Zachary Valentine Wright
This essay explores how scholars working on “Pluralism and Adaptation in the Islamic Practice of Senegal and Ghana,” a National Endowment for the Humanities (NEH) Collaborative Research project, partnered with a digital humanities center to create freely available online digital collections to enhance research, teaching, and learning about West African Islam. By looking closely at the development of one of these online galleries, Professor David Robinson’s “Failed Islamic States in the Senegambia,” we examine how materials are prepared for this type of web presentation. Specifically, the essay reviews the efforts of subject experts in describing and cataloging multimedia collections so that users understand the context in which the primary source materials were created, as well as the overarching purpose of the digital collections. We also describe the technology and standards used for storing, retrieving, and displaying interviews, documents, and images in this collection. In short, this essay provides insight into the processes and challenges by which we transform field and archival research data into contextualized web resources useful for learning about and researching Africa and Islam.
Ousman Murzik Kobo
and dialectal interaction between local and trans-local intellectual exchanges, and processes of selection and adaptation pursued by traders, Sufi holy men, intellectuals, and political elites across time and space. He notes that, “…the differences among the Muslim communities in Africa are to be
-called process of ‘Ajamization of Islam. Ngom introduces this concept at the beginning of the book (p. 19), drawing a compelling parallel between the adaptation of the Arabic alphabet to write African languages and the spread of Islam in sub-Saharan Africa: “By adapting the Arabic orthography to write African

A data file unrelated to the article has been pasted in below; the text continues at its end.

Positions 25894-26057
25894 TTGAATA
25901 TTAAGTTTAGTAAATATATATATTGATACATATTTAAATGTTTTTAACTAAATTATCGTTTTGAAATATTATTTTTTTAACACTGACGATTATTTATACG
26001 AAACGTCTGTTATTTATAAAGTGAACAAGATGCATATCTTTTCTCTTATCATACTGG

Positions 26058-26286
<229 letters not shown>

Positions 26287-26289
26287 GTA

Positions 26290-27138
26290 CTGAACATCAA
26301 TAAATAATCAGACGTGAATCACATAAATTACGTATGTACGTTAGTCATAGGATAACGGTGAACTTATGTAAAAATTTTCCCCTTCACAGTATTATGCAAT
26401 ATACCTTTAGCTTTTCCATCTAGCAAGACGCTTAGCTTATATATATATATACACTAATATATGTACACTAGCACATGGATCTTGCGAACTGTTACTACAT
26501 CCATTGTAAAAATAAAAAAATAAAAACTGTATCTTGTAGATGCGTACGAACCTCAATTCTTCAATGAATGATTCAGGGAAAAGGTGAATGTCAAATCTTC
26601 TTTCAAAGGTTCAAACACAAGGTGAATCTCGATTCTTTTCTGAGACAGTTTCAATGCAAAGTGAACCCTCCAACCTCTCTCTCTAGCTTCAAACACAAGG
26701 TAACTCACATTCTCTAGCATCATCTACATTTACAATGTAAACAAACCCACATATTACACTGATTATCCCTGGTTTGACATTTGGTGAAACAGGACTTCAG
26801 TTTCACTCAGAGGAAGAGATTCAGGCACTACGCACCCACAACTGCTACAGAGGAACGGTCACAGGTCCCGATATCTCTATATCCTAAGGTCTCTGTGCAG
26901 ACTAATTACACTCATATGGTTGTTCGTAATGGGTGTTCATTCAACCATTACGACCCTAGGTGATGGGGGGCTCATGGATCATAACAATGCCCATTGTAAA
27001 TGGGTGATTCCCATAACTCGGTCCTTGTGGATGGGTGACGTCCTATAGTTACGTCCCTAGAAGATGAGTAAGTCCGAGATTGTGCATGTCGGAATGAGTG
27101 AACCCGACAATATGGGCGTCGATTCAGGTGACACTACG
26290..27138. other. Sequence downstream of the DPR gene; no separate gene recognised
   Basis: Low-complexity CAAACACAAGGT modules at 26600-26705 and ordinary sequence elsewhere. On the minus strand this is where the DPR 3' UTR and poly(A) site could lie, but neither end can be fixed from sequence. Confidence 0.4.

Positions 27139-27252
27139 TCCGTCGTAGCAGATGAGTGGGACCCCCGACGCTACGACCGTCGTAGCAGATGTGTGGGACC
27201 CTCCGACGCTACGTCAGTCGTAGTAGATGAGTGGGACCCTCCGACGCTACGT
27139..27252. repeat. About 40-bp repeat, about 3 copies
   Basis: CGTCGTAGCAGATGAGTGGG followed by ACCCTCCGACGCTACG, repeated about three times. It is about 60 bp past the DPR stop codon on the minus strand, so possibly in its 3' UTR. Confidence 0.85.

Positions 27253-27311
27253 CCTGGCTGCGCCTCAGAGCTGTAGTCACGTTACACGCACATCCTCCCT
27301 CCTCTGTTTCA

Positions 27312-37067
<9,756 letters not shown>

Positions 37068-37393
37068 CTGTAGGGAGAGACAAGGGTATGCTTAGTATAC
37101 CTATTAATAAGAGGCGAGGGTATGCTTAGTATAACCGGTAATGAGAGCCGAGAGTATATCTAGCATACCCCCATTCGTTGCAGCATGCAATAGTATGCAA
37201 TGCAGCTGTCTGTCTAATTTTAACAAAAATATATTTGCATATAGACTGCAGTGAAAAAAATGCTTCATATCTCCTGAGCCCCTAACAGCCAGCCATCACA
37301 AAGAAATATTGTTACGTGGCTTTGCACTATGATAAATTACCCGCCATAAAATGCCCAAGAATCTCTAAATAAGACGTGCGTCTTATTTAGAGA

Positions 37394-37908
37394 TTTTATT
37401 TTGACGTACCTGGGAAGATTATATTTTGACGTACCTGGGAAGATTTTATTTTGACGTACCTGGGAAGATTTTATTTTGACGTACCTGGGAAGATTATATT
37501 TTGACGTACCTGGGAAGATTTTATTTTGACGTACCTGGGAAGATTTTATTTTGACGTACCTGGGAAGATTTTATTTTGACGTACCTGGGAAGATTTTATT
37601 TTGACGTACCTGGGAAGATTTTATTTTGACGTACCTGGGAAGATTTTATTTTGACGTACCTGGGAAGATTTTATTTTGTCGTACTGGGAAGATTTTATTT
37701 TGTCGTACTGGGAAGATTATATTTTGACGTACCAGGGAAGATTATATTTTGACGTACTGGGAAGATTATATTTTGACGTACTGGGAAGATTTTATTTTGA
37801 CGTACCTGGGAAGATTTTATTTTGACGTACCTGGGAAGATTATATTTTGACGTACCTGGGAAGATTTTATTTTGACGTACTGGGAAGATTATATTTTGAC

, disregarded the developments that were evident in Swahili adaptation of the Arabic script. The European missionary, Bishop Steere, for instance, provided the following rationale in order to signal the need to replace the Arabic script with the Roman Script: It is absolutely necessary to have a good idea of
Amir Syed and Charles Stewart
. Further, the ʿajami writings are expanding today; while more examples are bound to be discovered, the largest part of West Africa’s manuscript culture remains tied to a classical tradition which also provided a template for local adaptations in ʿajami.
Mustapha Hashim Kurfi
scholars have tended to view West African Islam as peripheral to the centers of Islamic learning and culture in North Africa and Arabia (the Arab world). This has led to the neglect of the African reception, interpretation, adaptation and transformation of introduced elements such as in writing
demonstrates a view where Salafism is understood as essential, static, and internally coherent. It denies the possibility of ideological adaptations, and the fact that Salafism, like any religious movement, would be affected by outside influences. More appropriate is Quintan Wiktorowicz’s approach, which
through the figure of the woman, thus suggesting, as I argue, that the discussion on race, Islam and African identity can likewise evolve in new directions. In Ibrahim’s title story, “The Whispering Trees,” Faulata ushers the main protagonist Salim’s adaptation to his blindness. She generates changes in
referred word in the main text, (c) strategies of adaptation of the Arabic script for writing in local languages, and (d) tagging or labelling of glosses in languages other than Arabic. The comparative study and description allow to emphasize particular characteristics of each culture and illustrate